حان الوقت لنعترف بكامل حقوق الملحدين بما في ذلك حقهم في حرية الإعتقاد بما يشاؤا وحقهم فى ألا يصنفوا على أنهم أتباع أيا من الأديان السماوية الثلاثة وكافة حقوقهم المدنية مثل باقى المصريين.

 فوق كل شئ، نريد أن ينظر لنا بمساواة كمواطنين وليس كأهداف للملاحقة القضائية والأسوأ من ذلك… للاضطهاد.

___

Follow Khaled Diab on Twitter.

نشر هذا المقال في The Daily News Egypt في 15 اغسطس 2013. الترجمة العربية من خلال باسم رؤوف

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Confessions of an Egyptian infidel

 
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By Khaled Diab

Though never officially recognised, atheists and agnostics have always been part of Egypt. Society now needs to grant us our right not to believe.

Monday 19 August 2013

إقراء بالعربي

Believe it or not, I am a member of Egypt’s least-recognised minority. No, I’m not a Copt or a convert or a Bahá’í even. I am an agnostic atheist, or an atheistic agnostic. Basically, I don’t know whether or not God exists, but religion, in my humble view, is clearly manmade and not heaven-sent.

If there is a god, he set off the Big Bang and then took cover to view the handiwork of the magnificent laws he set in motion to govern the universe. He is not an interventionist micro-manager who, for some unfathomable reason, decided to place us, insignificant flecks on the back of an insignificant speck that we are, at the centre of his entire scheme.

This is the first time I’ve made such a declaration of faith, or faithlessness, in an Egyptian newspaper, and it is bound to outrage some readers and cause offence to others. That is not my intention. Although I do not wish to insult people’s most intimate beliefs, I believe I also have a right to express my heartfelt convictions, and ones which I arrived at after years of doubt, questioning, hesitation and thought.

When it comes to finding religion, we hear of epiphanies, moments when someone suddenly wakes up and sees the light. I don’t know if this is true, since I’ve never experienced a religious awakening. When it comes to losing your religion, as REM might put it, it’s more like a slow bleed or a debilitating terminal condition in which there can be periods of recovery but the end is not far off; it involves soul-searching and soul-destruction.

I felt perhaps my strongest (and youngest) faith in a non-Muslim country and lost it in a Muslim country, though I did not fully abandon it until I left Egypt again. It began with childhood doubts over why all my English friends would be going to hell when they eventually died, which matured into questions over the status of women and sexuality, as well as the contradictions and scientific errors in the Quran.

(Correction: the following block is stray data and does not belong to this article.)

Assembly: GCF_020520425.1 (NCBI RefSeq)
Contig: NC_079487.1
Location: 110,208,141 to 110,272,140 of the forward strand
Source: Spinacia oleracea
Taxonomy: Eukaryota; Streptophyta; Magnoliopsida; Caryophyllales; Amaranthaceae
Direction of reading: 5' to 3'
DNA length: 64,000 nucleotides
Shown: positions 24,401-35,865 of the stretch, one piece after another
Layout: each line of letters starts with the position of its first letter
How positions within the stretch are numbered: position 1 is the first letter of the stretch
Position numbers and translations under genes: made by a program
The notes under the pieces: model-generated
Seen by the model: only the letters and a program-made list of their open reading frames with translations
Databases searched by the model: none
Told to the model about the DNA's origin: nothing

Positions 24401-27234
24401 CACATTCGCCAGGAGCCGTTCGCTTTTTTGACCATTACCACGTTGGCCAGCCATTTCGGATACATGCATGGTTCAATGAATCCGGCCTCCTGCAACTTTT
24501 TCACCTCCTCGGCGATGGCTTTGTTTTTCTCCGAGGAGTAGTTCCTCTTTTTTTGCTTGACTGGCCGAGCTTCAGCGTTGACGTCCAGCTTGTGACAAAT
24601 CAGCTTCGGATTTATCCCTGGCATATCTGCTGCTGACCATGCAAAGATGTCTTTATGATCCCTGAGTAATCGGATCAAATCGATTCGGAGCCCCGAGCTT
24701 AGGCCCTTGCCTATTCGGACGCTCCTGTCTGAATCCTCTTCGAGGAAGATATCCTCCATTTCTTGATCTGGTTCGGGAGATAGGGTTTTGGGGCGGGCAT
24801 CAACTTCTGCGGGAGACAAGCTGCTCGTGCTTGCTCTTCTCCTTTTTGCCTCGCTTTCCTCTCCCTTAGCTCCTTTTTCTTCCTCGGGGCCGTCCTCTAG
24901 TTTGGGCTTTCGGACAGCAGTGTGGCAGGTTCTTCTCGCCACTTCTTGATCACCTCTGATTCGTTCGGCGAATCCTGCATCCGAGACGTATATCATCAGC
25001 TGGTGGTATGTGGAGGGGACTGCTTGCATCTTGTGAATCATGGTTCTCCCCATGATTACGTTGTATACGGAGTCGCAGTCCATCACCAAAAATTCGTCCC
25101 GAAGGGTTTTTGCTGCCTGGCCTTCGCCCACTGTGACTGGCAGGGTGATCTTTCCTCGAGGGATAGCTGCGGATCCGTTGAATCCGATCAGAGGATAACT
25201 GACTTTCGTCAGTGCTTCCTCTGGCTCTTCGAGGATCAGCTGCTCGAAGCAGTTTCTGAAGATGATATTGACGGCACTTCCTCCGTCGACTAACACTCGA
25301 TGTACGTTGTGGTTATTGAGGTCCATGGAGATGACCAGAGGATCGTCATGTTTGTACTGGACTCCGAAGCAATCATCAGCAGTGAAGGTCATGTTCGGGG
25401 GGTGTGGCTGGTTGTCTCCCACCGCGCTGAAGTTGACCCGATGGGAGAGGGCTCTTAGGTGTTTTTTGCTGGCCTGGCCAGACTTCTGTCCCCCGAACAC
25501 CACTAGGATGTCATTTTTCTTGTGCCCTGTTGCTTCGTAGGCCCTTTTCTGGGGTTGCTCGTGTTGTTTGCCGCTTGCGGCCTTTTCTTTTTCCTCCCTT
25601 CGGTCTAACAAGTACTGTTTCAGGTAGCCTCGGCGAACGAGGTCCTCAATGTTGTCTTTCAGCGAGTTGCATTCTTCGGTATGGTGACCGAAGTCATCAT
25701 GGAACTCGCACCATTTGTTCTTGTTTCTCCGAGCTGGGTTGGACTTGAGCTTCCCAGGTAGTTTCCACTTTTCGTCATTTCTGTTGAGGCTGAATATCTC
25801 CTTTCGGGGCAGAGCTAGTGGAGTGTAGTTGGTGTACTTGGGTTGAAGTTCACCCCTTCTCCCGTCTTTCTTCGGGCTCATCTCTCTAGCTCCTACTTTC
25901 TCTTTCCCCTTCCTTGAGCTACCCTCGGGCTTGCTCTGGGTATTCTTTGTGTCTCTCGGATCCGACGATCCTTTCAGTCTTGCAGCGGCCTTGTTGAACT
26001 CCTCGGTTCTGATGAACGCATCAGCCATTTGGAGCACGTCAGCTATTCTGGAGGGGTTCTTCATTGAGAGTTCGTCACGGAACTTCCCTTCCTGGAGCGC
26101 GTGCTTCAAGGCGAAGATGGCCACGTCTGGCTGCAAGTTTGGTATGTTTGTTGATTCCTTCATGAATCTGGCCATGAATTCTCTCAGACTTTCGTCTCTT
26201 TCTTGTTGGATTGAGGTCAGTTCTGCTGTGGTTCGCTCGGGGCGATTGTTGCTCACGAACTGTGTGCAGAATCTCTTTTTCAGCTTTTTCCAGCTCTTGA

That’s not to mention the more metaphysical and philosophical questions, such as why a just and loving God would intentionally create a flawed being whom he places in a test which the omnipresent, omniscient deity already knows the outcome? Of course, I’m not singling out Islam – the same and similar questions apply to other religions.

Many believers, I imagine, will read the above with a mix of horror and even concern. They will perhaps grieve for my lost soul and wonder what emptiness and hollowness lie inside. But, on the contrary, I don’t feel that my loss of faith has left me with a God-sized hole in my heart. Nor am I like a spiritual refugee slumming it out in some frontier camp for exiled souls.

There is so much around us to instil a sense of wonder and mystique, from the science and technology that can perform endless modern-day “miracles” to the physics theories that are metaphysical in their beauty, from the God particle to the zany notion that a cascade of multiverses exists.

Others assume that deprived of religion, the non-believer loses his or her moral compass, suffers a lobotomy of his morals and exists in an ethics-free nihilistic haze. But this notion is frankly insulting to humanity as it is built on the assumption that we are errant children who have to be coerced into doing right and avoiding wrong. The main difference between the morality of the faithful and faithless is that the non-believer is much freer to exercise reason to decide which ethics to uphold and which to jettison.

My convictions are entirely my own and I don’t expect others to adopt them. Mine is not a proselytising “faith”. I believe that everyone should find their own path and decide for themselves what they wish to believe in. All I ask is that others refrain from shoving their beliefs down my throat or try nullifying mine, as numerous Islamists have done over the years.

While I respect people’s religious beliefs and admire those of a forgiving and loving spiritual disposition, there are many who do not, or would not accord me the same right. Although Egyptian law does not explicitly outlaw atheism, there are other mechanisms for targeting non-believers. These include the vague, innovative and frightening legal concepts of “insulting” and “ridiculing” religion, as well as hisbah, which have been used by crusading Islamist lawyers and the state to target non-believers but far more often believers with a different interpretation of their faith.

What I’ve never been able to get my head around is how any centuries-old religion could feel insult, and why Islam would need self-appointed defenders when the Quran itself challenges non-Muslims to doubt, question and even mock. In fact, any faith which believes its truths are self-evident does not need any of its followers to coerce and intimidate others into obedience.

There are those who will dismiss what I say as the ranting of someone who has moved too far away from his roots and lived abroad for too long. Although I do not doubt that the phases I have spent in Europe have exposed me to alternative way of thinking, most of my drift away from religion occurred in Egypt, despite the numerous beautiful aspects I admire about faith here, from the festive excesses of Ramadan to the monastic frugalities of the desert.